(from: Wilkie Collins: An Illustrated Guide © Andrew Gasson 1998, used with permission)
In 1828, the firm of Wagner, Keller and Engelman has offices in London and Frankfurt. After the death of her husband, the progressive Mrs Wagner becomes senior partner, running the London office where she plans to employ women clerks. To prove that lunatics can be cured by kindness, she removes the simple-minded Jack Straw from Bedlam and takes him into her household.
In Frankfurt, Fritz Keller, son of one of the other partners, has fallen in love with Minna Fontaine, daughter of a sinister widow whose husband made a lifetime study of poisons. Keller's father disapproves of Madame Fontaine, who is constantly in debt, and refuses to allow Fritz and Minna to marry. Fritz is sent to London and a young Englishman, David Glenney, who tells the story, goes to Frankfurt in his place. Here he meets Minna and her mother and innocently introduces them to the third partner, Engelman. Madame Fontaine, determined to further her daughter's marriage, uses Engelman, who falls in love with her, to trick her way into Keller's house.
Madame Fontaine possesses a chest of poisons and their antidotes which her husband intended to be destroyed on his death. She doses Keller with a slow-acting poison and to win his goodwill revives him with the antidote. She becomes his nurse and then his housekeeper, having assured him, falsely, that she is no longer in debt. Keller withdraws his objections to the marriage of Fritz and Minna.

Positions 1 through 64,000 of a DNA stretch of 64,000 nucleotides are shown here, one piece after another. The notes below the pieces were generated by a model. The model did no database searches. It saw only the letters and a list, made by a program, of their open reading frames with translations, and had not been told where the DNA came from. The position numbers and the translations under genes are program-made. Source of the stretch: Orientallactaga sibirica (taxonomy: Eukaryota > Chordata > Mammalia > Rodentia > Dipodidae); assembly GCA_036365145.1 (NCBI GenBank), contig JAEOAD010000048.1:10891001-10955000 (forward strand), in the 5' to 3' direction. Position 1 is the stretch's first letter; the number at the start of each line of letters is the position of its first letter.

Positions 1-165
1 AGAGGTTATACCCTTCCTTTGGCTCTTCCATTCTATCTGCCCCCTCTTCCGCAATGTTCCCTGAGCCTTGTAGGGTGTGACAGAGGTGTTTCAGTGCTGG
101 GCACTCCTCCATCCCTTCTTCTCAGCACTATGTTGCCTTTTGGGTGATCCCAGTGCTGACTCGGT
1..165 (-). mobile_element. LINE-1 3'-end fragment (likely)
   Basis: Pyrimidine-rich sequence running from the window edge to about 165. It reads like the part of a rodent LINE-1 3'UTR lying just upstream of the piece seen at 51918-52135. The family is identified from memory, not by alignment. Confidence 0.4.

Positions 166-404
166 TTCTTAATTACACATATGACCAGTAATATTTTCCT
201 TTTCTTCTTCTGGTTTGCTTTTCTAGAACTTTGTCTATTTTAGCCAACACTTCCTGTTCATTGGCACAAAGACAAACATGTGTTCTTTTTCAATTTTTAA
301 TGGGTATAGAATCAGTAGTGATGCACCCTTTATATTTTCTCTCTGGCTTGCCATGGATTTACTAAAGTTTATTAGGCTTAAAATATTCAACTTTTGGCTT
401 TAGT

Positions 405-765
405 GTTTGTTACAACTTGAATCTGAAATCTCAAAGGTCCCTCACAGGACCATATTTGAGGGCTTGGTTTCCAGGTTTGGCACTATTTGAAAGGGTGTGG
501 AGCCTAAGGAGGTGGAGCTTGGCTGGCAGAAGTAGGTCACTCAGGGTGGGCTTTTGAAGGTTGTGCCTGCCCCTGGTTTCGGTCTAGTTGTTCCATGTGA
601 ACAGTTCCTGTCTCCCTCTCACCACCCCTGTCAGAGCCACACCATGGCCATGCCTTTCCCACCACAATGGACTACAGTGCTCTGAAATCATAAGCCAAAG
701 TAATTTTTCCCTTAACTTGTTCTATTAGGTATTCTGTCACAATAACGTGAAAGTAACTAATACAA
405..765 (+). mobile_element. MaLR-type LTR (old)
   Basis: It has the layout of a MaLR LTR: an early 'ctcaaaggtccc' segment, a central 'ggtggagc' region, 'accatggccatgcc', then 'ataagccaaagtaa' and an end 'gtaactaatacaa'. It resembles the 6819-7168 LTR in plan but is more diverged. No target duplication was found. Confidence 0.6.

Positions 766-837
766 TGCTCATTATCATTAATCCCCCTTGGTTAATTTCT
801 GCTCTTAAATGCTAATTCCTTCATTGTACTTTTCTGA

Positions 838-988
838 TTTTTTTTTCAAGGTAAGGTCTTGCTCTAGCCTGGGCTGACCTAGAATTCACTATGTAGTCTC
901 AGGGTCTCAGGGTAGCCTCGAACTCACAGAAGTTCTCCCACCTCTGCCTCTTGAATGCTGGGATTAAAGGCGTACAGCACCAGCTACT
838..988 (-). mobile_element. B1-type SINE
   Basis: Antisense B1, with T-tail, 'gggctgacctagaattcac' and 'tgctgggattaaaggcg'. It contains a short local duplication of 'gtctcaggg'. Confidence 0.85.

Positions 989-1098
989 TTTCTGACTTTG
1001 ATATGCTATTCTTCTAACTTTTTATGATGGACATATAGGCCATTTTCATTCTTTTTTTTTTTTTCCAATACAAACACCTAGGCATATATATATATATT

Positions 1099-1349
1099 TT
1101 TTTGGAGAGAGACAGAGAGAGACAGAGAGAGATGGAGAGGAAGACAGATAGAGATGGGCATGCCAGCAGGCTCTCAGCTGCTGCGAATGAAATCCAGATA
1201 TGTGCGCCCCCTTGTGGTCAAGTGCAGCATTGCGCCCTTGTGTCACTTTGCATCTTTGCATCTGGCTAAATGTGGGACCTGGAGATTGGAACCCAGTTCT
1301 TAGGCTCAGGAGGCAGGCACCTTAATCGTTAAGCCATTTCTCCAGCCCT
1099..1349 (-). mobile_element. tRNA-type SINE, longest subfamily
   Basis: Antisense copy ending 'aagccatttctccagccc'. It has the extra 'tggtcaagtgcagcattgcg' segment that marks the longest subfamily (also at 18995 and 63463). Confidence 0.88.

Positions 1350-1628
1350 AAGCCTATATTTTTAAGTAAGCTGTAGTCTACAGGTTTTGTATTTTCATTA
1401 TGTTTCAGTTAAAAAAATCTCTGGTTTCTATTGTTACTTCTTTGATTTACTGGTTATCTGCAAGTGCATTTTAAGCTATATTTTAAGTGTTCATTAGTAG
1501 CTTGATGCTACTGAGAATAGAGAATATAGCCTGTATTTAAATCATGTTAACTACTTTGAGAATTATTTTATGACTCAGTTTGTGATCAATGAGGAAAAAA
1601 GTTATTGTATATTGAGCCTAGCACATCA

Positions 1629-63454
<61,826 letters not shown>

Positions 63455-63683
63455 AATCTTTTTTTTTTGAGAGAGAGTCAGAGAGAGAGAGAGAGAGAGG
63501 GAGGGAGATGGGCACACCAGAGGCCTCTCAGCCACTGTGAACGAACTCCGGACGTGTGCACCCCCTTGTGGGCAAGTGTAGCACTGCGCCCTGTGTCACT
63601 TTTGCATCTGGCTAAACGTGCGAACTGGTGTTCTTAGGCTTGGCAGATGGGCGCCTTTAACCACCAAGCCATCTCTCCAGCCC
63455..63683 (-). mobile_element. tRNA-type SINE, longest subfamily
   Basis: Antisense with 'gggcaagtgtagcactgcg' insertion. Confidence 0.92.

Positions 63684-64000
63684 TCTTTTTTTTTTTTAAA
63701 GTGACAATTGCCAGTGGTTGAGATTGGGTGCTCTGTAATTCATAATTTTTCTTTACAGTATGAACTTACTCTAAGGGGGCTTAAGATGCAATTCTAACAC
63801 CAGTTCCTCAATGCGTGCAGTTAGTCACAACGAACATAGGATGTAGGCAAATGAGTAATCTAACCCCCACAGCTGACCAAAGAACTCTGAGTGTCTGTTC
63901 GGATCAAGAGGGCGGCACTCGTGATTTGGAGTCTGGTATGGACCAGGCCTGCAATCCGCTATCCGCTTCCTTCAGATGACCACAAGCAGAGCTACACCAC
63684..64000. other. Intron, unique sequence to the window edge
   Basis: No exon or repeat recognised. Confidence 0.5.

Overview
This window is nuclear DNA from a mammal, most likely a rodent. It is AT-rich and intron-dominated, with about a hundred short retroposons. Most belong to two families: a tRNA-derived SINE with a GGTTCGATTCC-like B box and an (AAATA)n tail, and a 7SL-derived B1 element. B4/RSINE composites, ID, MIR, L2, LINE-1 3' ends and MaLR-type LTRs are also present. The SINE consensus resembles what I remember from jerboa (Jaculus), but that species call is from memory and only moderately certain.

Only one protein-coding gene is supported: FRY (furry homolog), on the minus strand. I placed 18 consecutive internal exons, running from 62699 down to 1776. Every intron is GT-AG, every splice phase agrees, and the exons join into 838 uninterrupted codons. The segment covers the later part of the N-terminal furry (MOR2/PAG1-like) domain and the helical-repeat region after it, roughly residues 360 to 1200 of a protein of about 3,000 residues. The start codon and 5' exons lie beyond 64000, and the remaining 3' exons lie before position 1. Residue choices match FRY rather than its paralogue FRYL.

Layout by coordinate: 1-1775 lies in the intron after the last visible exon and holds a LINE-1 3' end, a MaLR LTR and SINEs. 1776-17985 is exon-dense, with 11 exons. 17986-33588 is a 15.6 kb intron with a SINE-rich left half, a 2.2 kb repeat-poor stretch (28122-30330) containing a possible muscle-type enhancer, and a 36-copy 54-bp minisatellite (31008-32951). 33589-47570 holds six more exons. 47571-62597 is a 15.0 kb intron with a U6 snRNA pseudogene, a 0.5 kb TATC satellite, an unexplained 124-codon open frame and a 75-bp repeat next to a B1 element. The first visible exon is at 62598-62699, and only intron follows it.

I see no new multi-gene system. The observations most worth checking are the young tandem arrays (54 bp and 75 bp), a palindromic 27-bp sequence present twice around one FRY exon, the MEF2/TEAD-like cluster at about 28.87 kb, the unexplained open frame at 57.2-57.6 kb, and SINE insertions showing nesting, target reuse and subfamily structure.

Mrs Wagner comes to Frankfurt on business accompanied by Jack Straw, who is much improved by her kindness and devoted to her. He is immediately recognized by Madame Fontaine as 'Hans Grimm', mentally damaged by being accidentally poisoned in her husband's laboratory years before.
Fritz returns to marry Minna. Madame Fontaine has a debt to pay which falls due the day after the wedding, but when the ceremony has to be postponed she steals the key to Mrs Wagner's desk from Jack Straw and embezzles the money she needs from the firm's funds. Mrs Wagner discovers the theft and, unable to pay back the money, Madame Fontaine poisons her with a fast-acting, undetectable poison. Jack Straw unsuccessfully tries to revive his benefactress with the same antidote that had saved Keller and her body is taken to the Deadhouse, where the devoted Jack refuses to leave her. In a lurid scene Madame Fontaine, who has secretly followed them, is accidentally poisoned by her own mixtures while Mrs Wagner recovers from a deathlike coma, ringing an alarm bell which alerts the watchman.
Madame Fontaine dies, leaving a self-incriminating diary. Fritz and Minna marry, while Jack remains in the care of Mrs Wagner.
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